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How can the environment affect our cardiovascular health?

EuroPrevent Congress News - Lisbon

As is customary for EAPC’s annual congress, EuroPrevent 2019 covers a broad range of topics related to how the large burden of cardiovascular (CV) disease can be reduced and prevented. On Thursday, at a symposium entitled ‘Environment: A new risk factor?’ (11:00 – 12:30; Lisboa), we will hear more about how the environment can act as determinants or potentiators of CVD.

Risk Factors, Prevention, Rehabilitation, Sports Cardiology
Environmental and Occupational Aspects of Heart Disease


vassiliou-vass-2019.jpgDoctor Vass Vassiliou, Chair-Elect of the Section of Population Science and Public Health and the Chair of Thursday’s session, provided some background: “It is well known that air pollution adversely affects general health and particularly CV health. Researchers have investigated which aspects of air pollution cause harm and found a direct effect of microparticles. There is also the possibility that high noise levels, such as that from aircraft, may also be associated with increased CV events. A working theory is that noise can cause sleep disturbances, and this may lead to an adverse effect on vasculature and endocrine function and in the first presentation we expect to hear more about the adverse effect of noise pollution in particular.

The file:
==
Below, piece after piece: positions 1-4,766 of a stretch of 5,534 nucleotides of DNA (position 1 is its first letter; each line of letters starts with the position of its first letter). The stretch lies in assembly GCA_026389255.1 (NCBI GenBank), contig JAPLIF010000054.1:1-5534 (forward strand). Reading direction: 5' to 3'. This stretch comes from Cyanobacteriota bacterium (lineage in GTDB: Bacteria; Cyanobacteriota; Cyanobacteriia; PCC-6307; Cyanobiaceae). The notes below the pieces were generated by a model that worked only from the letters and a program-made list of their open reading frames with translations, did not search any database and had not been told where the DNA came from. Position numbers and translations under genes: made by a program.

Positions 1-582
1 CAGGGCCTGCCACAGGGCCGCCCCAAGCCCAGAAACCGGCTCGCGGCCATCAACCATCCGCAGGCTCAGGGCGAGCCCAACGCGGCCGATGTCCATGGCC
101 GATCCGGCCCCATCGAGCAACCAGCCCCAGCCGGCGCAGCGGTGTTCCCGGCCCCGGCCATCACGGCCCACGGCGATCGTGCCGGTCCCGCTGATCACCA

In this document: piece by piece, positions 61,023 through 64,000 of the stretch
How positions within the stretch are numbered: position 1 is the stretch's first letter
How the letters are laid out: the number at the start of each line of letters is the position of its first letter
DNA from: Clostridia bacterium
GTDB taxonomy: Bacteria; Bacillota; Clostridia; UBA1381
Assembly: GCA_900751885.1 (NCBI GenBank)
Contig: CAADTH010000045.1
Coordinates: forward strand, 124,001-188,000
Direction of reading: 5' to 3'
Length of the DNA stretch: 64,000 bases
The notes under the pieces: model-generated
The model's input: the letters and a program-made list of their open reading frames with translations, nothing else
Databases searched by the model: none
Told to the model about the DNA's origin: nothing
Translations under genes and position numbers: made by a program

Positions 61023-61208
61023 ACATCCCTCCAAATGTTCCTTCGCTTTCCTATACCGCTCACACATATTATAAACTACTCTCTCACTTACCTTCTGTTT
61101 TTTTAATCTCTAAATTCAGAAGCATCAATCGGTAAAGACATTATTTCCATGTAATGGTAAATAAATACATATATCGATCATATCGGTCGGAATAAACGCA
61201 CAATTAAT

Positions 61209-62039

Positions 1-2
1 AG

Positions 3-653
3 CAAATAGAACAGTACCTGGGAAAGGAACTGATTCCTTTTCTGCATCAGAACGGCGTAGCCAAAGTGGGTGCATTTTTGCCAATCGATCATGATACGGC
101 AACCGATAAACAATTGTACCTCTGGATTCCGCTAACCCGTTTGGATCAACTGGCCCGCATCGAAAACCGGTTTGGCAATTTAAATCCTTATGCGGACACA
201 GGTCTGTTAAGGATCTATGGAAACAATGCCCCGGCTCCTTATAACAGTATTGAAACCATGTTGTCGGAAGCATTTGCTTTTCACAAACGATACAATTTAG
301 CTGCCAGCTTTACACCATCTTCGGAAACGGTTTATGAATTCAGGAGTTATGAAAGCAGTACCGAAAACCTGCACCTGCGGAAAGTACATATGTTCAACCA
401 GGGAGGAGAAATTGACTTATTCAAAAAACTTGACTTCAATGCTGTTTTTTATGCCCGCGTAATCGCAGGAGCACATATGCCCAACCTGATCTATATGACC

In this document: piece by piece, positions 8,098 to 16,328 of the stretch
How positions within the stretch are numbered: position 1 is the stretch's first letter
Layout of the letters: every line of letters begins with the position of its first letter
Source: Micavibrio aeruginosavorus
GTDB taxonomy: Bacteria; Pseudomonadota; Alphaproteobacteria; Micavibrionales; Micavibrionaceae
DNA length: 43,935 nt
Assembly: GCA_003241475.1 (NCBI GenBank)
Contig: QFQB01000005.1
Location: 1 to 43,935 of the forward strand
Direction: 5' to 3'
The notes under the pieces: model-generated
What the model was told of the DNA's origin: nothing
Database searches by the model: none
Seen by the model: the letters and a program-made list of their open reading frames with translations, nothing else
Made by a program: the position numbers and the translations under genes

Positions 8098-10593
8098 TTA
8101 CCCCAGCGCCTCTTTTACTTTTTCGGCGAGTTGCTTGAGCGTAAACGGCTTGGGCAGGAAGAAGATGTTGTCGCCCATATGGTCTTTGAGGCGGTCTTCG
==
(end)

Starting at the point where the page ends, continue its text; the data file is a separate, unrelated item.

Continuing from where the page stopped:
A presentation on air pollution itself will then discuss whether contaminated air negates the benefits of outdoor sports. In general, only when pollution is very severe will it outweigh the positive aspects of exercising outdoors.

At the EAPC, we try to promote that exercise and physical activity are beneficial, no matter how short or infrequent, but we also understand that a form of indoor exercise may be warranted for those living in heavily polluted environments.

Another presentation will discuss athletic training in hot and humid versus cold and dry conditions. There are advantages and disadvantages to both, but ultimately, whichever condition is chosen, there must be gradual acclimatisation. Also, the optimum condition for one sport might be very different to that for another sport, for example, sprinting compared with marathon running. The key issue is to identify which condition is most suitable for each individual and for each sport.

Finally, the last session will cover how we can build neighbourhoods to promote healthier living. We want to encourage physical activity, and this should be considered by locating amenities within walking distance of residential areas. Other considerations include creating protected, safe cycle paths and providing well-insulated buildings that are environmentally friendly.  Many of our towns and cities were built over 50 years ago, but for those designing new areas, building exercise into the plans will be associated with benefits for the community in years to come.”